It is of course a film of dazzling effects, and powerful use of music. Kubrick's opus proposed a new kind of pure cinema, and set the benchmark for sci-fi films as it challenged the audience to contemplate its meaning. It is the ultimate 'fear and wonder' film, which has influenced right up to Nolan's INTERSTELLAR
2001 of course was co-written by Arthur C Clarke (I had his novel of it), shot by Goffrey Unsworth, designed by Douglas Trumbull, and perfectly scored matching images to classical music which works perfectly, and all shot at Elstree here in England! It changed our concept of space and spaceships showing the vastness of space and the everyday nature of space travel. Of course for some it is a pain to decipher - one can make what one wants of that ending. Masterpieces are not meant to be easy ...

My pal Joe gave me a plastic advertising poster for 2001 which they used in the store he worked at - I kept it for decades and then it broke and crumbled into pieces ...... it would have been a collector's item if I had sold it at the right time!

Sunday, 30 November 2014

Back to the BLOW-UP ...

No film captures Sixties London as perfectly as BLOW-UPThanks to Daryl for sending me details of a new exhibition in Switzerland (there was one, maybe the same, in Vienna recently, for which I wrote the piece below...). The Swiss one says: "The cult film "Blow-Up" by Michelangelo Antonioni (1966) occupies a central position in the history of film as well as that of art and photography. No other film has shown and sounded out the diverse areas of photography in such a differentiated way. The photographic range of ’Blow-Up’ is highly diversified and ranges from fashion photography and social reportage to abstract photography.. For the first time in Switzerland the exhibition at the Fotomuseum Winterthur presents in several chapters the diverse and differentiated connections between film and photography, thus allowing a trenchant profile of the photographic trends of the 1960s."

From a previous BLOW-UP post:
Is there another film that seems to crystalise a moment in time as perfectly as Antonioni's BLOW-UP? Viewed today, it seems like a "greatest hits" compilation of London's swinging era: the buoyant Herbie Hancock soundtrack; (which I have loved in vinyl, CD and iPod), the Yardbirds gig, complete with a cameo from Jimmy Page and Jeff Beck; Jane Birkin's blink and you'll miss it full-frontal moment that ushered in more lenient censorship in cinema.

A new book and exhibition at Vienna's Albertina Gallery (April - August) seeks to delve deeper into the context of the 1966 film, which really gained momentum in 1967, with a mix of photographs from the film and those photographs taken by veteran photographer Don McCullin (now 79) which Antonioni wanted for 'the murder in the park' sequence - those grainy images which turn out to show a man with a gun. McCullin says the reason Antonioni came to London was that "he saw it as an uptight country that was suddenly breaking open like a paper bag".  There was an exhibition in London which I attended, maybe 5 or 6 years ago now, on the film also showing those McCullin photos, so the Vienna exhibition may be more or less similar.
Antonioni was fascinated by London's fashion photographers after a significant feature about them in The Sunday Times on David Bailey, Terence Donovan and Brian Duffy who were immortalised in Francis Wyndham's 1964 article. The film became a process of art imitation pop life. Bailey (whose "Box of Pin-Ups" was a big hit at the time) declined to appear in the project, Terence Stamp was lined up to play Thomas the photographer, but lost out after Antonioni saw the relatively unknown David Hemmings in a play at Hampstead Theatre.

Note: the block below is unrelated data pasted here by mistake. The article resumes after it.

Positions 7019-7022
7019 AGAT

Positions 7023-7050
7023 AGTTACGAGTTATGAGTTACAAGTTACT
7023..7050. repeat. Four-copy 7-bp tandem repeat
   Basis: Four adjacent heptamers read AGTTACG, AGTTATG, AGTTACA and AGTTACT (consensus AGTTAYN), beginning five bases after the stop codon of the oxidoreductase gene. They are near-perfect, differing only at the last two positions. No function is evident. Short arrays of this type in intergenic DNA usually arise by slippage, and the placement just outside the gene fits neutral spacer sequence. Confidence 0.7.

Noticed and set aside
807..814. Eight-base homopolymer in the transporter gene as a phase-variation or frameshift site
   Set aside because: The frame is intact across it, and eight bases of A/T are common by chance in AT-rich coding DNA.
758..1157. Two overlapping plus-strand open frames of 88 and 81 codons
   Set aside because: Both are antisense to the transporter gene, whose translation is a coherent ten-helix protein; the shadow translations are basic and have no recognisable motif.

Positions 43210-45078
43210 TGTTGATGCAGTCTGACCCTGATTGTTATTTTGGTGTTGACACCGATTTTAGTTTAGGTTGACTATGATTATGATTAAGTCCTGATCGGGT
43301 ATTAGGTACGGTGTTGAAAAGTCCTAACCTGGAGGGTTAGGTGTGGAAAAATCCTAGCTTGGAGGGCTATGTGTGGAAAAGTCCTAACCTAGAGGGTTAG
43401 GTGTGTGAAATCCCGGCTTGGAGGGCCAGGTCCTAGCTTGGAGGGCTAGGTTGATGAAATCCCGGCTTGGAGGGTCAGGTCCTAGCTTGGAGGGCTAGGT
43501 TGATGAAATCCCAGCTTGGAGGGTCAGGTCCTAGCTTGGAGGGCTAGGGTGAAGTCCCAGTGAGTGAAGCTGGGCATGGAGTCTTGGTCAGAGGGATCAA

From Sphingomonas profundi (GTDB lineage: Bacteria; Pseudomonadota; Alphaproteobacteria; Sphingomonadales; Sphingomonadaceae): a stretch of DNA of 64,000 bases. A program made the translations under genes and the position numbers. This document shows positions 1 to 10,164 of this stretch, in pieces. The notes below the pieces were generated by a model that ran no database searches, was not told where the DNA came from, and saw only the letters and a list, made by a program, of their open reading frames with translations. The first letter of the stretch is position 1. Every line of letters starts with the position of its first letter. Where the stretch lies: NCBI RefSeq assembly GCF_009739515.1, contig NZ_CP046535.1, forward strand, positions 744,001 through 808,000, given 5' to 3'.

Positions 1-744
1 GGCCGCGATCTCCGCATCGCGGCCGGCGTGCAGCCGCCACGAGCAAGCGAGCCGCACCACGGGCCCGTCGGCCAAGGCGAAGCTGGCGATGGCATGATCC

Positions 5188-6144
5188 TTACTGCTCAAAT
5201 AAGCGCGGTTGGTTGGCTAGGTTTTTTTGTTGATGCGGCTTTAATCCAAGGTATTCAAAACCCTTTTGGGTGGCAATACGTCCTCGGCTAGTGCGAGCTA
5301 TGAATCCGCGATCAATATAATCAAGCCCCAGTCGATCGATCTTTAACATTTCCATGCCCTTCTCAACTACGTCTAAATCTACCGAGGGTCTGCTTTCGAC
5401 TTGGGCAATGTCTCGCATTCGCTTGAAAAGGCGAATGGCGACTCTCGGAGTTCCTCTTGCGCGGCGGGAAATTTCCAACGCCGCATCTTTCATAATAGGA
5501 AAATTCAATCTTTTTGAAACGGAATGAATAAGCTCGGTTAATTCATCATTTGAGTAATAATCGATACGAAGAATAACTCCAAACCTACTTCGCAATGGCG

I did not know that the model dancing on the roof over the opening credits was American supermodel Donyale Luna (whom my Australian friend Garry knew). Verushka of course is the other super-model in that stunning scene with Hemmings, while Jill Kennington and Peggy Moffitt are among the models waiting to be captured on film, and Janet Street-Porter is the girl dancing in the club!. We love that studio (John Cowan's) too, which was once an abbatoir. Landscapes and interiors are so mesmerising here, as is usual with Antonioni films, and not only that green park but the streets and city landscrape our hero drives around in, talking on his two way radio ! 
There have been several books on the meaning of BLOW-UP over the years and I think I have seen most of them. That recent coffee-table tome is terrific, great photos and essays. I was 21 when I first saw BLOW-UP that great year 1967 - it and The Beatles' SGT PEPPER album defined our cultural landscape that year. The film also highlights the political and social ambiguities that resonated during that '60s boom. 

The Vienna gallery says: There is hardly another feature film that has shown the diverse areas of photography in such a differentiated fashion, and which attempts to fathom them in such a detailed and timeless manner.
The protagonist believes that he has "documented" a murder; however, the photos turn out to provide only ambivalent evidence, because even enlargements or blow-ups of these photos don't reveal the presumed corpse. This cinematic study of the representation of images and their ambivalence demonstrates that Blow-Up has retained its cultural relevance since its creation in 1966.

I saw Sarah Miles at that THE SERVANT screening last year (Miles label), it would have been interesting to have been able to talk to her about BLOW-UP but we already know it was not a happy shoot for her ... 

The film still looks marvellous now, London looks fresh and clean, but is it a British, Italian or American film?, seeing as it was created and produced by Italians, shot in England, for MGM ... whatever, it remains an essential '60s classic.
One hilarious BLOW-UP artefact for me is Professor Peter Brunette's commentary on the DVD which is very po-faced as it states the obvious and tells us what we are about to see, and comes across like he is trying to explain the film's milieu to a classroom of American teenagers who know nothing about the Sixties or who these people like Vanessa Redgrave are. Maybe that's what teaching teenagers is like .... ?
See BLOW-UP label for more on the film, ditto Antonioni, Hemmings, Redgrave, Miles labels